Fabulous Facts about 50 State Flags

Published: 19th July 2010
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Fabulous Facts About Fifty State Flags

Alabama State Flag Facts

Adopted: February 16, 1895

Designed by: unknown


• The main feature is a cross of St. Andrew.

• It is nearly identical to the flag of St. Patrick, and also strongly resembles the state flag of Florida.

• Due to the rule of the cross strokes having to be 6 inches wide, miniature versions of the Alabama state flag can not actually be regulation.

Alaska State Flag Facts

Adopted: May 2, 1927

Designed by: Benny Benson


• The flag design was commissioned by an official territorial government contest, which awarded the winner $1000 and an engraved watch.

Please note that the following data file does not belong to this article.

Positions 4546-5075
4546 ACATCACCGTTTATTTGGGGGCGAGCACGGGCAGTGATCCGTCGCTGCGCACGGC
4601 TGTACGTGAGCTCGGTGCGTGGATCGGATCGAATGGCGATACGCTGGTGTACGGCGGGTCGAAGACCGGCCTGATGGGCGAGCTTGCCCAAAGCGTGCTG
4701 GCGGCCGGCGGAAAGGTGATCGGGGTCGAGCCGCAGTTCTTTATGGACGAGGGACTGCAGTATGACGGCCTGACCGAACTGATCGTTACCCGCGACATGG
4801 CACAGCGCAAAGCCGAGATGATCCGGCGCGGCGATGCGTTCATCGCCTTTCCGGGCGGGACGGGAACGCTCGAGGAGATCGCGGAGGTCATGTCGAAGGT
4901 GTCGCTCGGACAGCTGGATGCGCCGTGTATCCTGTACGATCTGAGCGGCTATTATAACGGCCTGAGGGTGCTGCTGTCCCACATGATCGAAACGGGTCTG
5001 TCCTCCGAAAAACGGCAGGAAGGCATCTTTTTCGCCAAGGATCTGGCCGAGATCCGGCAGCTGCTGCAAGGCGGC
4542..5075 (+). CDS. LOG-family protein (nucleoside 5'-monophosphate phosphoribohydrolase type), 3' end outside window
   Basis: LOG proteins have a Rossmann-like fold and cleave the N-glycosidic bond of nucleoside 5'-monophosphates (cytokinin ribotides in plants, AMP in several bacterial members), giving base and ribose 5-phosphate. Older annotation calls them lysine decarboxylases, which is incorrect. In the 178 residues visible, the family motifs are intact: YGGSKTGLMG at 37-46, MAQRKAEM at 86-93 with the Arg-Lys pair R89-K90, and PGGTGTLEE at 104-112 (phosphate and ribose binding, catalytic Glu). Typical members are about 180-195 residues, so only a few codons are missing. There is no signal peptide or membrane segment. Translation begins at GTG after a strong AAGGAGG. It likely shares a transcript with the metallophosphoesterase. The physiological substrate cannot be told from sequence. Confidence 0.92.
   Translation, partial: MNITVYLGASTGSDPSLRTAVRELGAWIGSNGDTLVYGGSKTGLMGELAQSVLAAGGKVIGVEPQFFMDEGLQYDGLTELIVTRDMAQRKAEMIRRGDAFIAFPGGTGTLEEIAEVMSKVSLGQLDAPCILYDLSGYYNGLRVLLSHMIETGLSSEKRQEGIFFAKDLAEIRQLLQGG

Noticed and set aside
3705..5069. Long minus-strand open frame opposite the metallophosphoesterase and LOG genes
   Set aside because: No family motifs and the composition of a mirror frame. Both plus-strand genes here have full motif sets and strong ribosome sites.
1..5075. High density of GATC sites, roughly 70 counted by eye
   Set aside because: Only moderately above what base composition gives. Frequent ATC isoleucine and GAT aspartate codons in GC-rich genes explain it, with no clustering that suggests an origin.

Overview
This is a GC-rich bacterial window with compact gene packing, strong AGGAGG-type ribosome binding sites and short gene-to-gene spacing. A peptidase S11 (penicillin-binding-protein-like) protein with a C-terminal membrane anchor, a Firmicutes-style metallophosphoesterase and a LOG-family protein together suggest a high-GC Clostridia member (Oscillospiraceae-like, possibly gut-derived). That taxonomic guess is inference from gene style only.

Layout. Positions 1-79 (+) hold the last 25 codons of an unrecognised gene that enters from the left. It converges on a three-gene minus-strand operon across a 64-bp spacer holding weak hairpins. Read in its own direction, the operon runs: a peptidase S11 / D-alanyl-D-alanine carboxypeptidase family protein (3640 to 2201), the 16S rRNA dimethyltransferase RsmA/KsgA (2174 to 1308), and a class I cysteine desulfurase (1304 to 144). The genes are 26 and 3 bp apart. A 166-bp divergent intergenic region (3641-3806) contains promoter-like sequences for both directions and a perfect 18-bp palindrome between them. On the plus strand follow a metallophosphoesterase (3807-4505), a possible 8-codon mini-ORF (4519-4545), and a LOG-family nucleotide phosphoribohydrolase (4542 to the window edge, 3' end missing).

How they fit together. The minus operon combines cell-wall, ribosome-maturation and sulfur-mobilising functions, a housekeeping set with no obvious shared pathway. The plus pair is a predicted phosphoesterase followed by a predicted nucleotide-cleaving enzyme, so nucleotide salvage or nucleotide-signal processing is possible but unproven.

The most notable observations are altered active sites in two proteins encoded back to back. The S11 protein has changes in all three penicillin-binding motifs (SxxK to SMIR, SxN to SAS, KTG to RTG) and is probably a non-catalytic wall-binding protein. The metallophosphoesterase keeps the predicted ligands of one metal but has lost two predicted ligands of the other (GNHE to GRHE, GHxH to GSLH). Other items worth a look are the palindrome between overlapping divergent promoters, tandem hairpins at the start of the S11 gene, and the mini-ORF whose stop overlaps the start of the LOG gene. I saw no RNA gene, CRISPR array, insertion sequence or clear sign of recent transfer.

• The main features are the Big Dipper Constellation (Ursa Major) and the North Star (Polaris).

• The flag wasn't actually considered a state flag until 32 years after its adoption, since Alaska did not incorporate into the Union until 1959.

Arizona State Flag Facts

Adopted: February 17, 1917

Designed by: Colonel Charles W. Harris


• The Arizona State flag is considered one of the best-designed flags of the North American continent by the American Vexillological Society.

• The state officially adopted the flag without the signature of the governor.

• The 13 rays of red and yellow on the top half of the flag represent the original 13 counties of the state of Arizona.

Arkansas State Flag Facts

Adopted: February 26, 1913

Designed by: Miss Willie Hocker


• The original Arkansas state flag featured only 3 stars. The fourth star was added later in 1923 to represent the Confederate States of America.